I've been enjoying being indoor lately, taking in the sight of our totally over-populated-with-ornaments Christmas tree and welcoming the refuge from the cold. 40 degrees in California during the DAY?!

I just like the pachyderm background/pachyderm foreground thing going on here:


In the Event of A Ridiculously Unlikely Emergency...

Forgive me and hang tight for a moment while I discuss something I don't think we're meant to discuss. I only say that because I have never in my life heard anybody discuss it, save the times I myself brought it up.

So it may very well be the case that I'm alone in this, and it is not normal. It may also, perhaps, be the case that you (parents) know *exactly* what I'm talking about.

Here goes: when I became a parent, weird shit started to brew in the quiet moments of my brain.

No, I mean WEIRD shit.

At some times, weirder than others.

While there was a wide variety of scenes my mind's eye constructed, it all worked around this central theme: my child was in danger, at times Xtreme! danger, and I was mentally going through the steps to protect/rescue/resuscitate him.

These were not dreams. At least they were most often not dreams. They were vivid-as-all-hell waking fantasies of the oft-disturbing variety.

A scene would form in my brain, and then I would watch myself try out a variety of methods to solve the problem or change the terrible circumstances.

Sometimes the situations were plausible bordering on likely. For example, after working out the practice scenarios in my mind, I now know exactly how I would have reacted if my son had wandered into the middle of the street when he was just beginning to walk. I also worked out what I would do if he ever fell into a pool or waded too far into the lake.

However, when he was just two months old--based on one of these out-of-nowhere fantasies--I worked out a number of methods I would have employed to respond to the extremely unlikely possibility that Talibani fighters had abducted him. Like, in Afghanistan (a place I'd never been to nor had any plans to visit).

As my son grows and my living situation changes, the thoughts expand and shift to include my steppy son as well. I know how I would handle it, for example, should an intruder break in and Kevin were out of town and I alone were tasked with keeping the boys safe. I know what I would do first and second, and so on.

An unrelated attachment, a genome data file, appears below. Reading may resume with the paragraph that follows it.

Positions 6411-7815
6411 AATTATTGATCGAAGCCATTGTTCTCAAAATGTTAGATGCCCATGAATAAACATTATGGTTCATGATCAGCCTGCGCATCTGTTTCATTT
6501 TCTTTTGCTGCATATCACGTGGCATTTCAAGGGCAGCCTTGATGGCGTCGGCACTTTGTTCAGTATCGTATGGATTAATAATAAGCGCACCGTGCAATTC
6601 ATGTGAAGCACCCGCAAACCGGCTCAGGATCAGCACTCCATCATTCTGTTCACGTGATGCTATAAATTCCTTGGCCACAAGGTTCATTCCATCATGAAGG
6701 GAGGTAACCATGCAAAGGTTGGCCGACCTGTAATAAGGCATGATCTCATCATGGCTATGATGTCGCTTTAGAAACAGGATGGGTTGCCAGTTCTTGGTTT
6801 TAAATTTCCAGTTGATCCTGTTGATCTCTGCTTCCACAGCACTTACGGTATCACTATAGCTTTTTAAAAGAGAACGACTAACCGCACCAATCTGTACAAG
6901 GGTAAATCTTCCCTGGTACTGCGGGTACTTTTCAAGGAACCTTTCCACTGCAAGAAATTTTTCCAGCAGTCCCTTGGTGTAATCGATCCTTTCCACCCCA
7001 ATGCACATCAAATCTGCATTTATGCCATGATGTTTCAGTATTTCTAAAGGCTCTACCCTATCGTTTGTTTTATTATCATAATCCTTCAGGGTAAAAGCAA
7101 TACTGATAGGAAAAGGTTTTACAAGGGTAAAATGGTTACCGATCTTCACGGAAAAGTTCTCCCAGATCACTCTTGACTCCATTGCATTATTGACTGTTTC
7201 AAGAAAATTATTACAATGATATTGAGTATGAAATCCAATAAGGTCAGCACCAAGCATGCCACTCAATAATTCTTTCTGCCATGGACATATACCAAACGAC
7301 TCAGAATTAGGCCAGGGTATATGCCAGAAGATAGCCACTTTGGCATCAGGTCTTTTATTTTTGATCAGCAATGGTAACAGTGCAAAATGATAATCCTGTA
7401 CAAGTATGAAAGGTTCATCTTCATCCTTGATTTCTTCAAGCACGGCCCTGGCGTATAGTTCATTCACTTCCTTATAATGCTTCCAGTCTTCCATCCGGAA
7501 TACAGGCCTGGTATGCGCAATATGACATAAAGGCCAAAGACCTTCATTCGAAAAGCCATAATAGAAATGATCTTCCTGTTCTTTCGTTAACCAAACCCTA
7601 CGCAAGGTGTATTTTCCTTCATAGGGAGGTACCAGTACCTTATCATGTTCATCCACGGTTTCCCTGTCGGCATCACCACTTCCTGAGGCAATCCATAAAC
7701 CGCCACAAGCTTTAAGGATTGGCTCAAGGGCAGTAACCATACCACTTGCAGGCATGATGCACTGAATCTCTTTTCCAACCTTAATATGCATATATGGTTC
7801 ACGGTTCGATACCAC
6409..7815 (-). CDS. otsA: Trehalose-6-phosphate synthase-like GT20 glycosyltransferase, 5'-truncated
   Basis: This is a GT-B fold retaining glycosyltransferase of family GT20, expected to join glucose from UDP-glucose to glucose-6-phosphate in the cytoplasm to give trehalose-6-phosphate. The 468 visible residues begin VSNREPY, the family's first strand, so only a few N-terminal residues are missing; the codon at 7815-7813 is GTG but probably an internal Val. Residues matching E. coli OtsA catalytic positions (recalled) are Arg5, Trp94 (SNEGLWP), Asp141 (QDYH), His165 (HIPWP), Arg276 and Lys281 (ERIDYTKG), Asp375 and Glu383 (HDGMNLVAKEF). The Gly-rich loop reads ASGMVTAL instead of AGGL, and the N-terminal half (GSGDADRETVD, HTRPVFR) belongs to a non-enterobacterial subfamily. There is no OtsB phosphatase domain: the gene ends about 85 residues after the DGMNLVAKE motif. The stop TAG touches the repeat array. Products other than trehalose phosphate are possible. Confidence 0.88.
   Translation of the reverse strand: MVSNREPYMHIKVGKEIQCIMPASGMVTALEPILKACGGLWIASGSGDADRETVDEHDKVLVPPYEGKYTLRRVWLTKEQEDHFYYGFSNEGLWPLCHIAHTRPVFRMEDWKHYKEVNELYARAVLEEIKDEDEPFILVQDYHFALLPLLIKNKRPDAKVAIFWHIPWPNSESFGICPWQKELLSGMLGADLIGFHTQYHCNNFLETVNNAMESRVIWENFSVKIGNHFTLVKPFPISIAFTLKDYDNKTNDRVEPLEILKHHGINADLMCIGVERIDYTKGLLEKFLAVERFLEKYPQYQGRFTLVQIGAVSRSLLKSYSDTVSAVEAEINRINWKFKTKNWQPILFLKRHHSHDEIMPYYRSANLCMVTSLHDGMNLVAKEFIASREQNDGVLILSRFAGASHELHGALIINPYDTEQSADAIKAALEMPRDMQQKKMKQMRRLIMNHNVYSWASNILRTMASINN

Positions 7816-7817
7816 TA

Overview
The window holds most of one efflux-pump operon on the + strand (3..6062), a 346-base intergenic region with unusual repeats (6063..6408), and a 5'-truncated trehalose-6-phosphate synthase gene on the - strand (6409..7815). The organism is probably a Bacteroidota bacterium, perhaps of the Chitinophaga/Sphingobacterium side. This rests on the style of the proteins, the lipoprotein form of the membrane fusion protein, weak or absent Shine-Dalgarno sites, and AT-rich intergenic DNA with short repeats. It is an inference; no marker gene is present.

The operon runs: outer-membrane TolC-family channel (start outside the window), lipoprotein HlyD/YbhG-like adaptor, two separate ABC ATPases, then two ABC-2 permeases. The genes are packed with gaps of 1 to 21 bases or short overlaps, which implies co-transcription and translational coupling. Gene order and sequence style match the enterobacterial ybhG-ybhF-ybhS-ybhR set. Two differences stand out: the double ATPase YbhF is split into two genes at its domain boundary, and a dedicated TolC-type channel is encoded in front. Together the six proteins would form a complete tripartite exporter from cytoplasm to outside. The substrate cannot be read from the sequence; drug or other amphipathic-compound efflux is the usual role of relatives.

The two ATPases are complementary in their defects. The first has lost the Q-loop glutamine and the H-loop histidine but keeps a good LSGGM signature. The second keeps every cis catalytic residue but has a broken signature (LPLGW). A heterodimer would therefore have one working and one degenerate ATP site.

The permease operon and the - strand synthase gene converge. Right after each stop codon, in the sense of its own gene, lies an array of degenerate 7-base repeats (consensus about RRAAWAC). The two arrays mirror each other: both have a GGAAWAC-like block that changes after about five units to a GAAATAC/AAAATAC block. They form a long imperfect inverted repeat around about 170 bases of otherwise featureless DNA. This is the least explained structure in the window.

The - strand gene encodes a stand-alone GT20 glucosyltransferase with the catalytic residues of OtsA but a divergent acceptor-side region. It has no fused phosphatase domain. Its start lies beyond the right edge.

I also happen to know JUST what I will do should my 4-year-old somehow and for no reason whatsoever insert his head all the way into a blazing gas stove and catch his hair on fire.

There is no filter, see?

There is no part of my brain saying 'How stupid. When and how and why would that ever, ever happen?' Instead it says, 'Well this is a new variety of clusterfuck. How are we gonna handle THAT one?!'

I discussed this with my mom a few years ago because it had started bothering me, and she told me the same thing happened to her when she became a parent, and my dad, too. She always felt it was a biological response: sort of the brain's dress rehearsal for if/when an emergency situation should actually arise.

That made sense to me.

As parents we are suited for this type of thing. It is both our duty and our primal instinct to keep safe the life we have brought into the world.

So I suppose it makes sense that our minds would do what they could to prepare us for those moments when we may have to step in and save the day. And if all those imagined scenarios work to heighten our senses and awaken our instincts in normal life, that's all good, too.

What remains terrifying is the knowledge that, however many imagined crises I can work through in my head, there is no way I will ever be able to safeguard my children against all possible dangers or ward off all possible pains.

Have you ever seen the Planet Earth footage of the mama Grey Whale who tries in vain to protect her baby calf while a pod of Killer Whales stalk and drown the little one? Damn! (Do not watch it if you're sensitive.) I love the Planet Earth series, and I've watched plenty of predator/prey footage, but that particular segment makes me cry every time.

I just can't even imagine (well clearly, I can imagine--but not comfortably) having to endure even a moment of time during which my child were being harmed.

If I felt I could have turned off these wild imaginings, I think I would have. I think I would have. The hesitation in making a definitive call on that comes from knowing that when I feel my mind and body's immediate response to the thought of my child in danger, I know things are working as they should. I know my parental instincts are in-tact because on some whole other level that feels almost outside of me, a danger/response sense has been enlivened.

I hope I should never have to rescue him from the mundane OR the fabulously absurd threats created in my brain, but in the event that I'm called to, I would hope one of the fabulously absurd solutions I've created will come in handy.

Scenes From Manzanita Project Work Time, Week 3

It was to the library for us this week. As I suspected he might, Kevin has decided to work on his original sketch and add detail to it. Last week he was out backpacking with his son--very cool, but this week it was back to the Indonesian wooden door. I'll post it when he's satisfied with it :)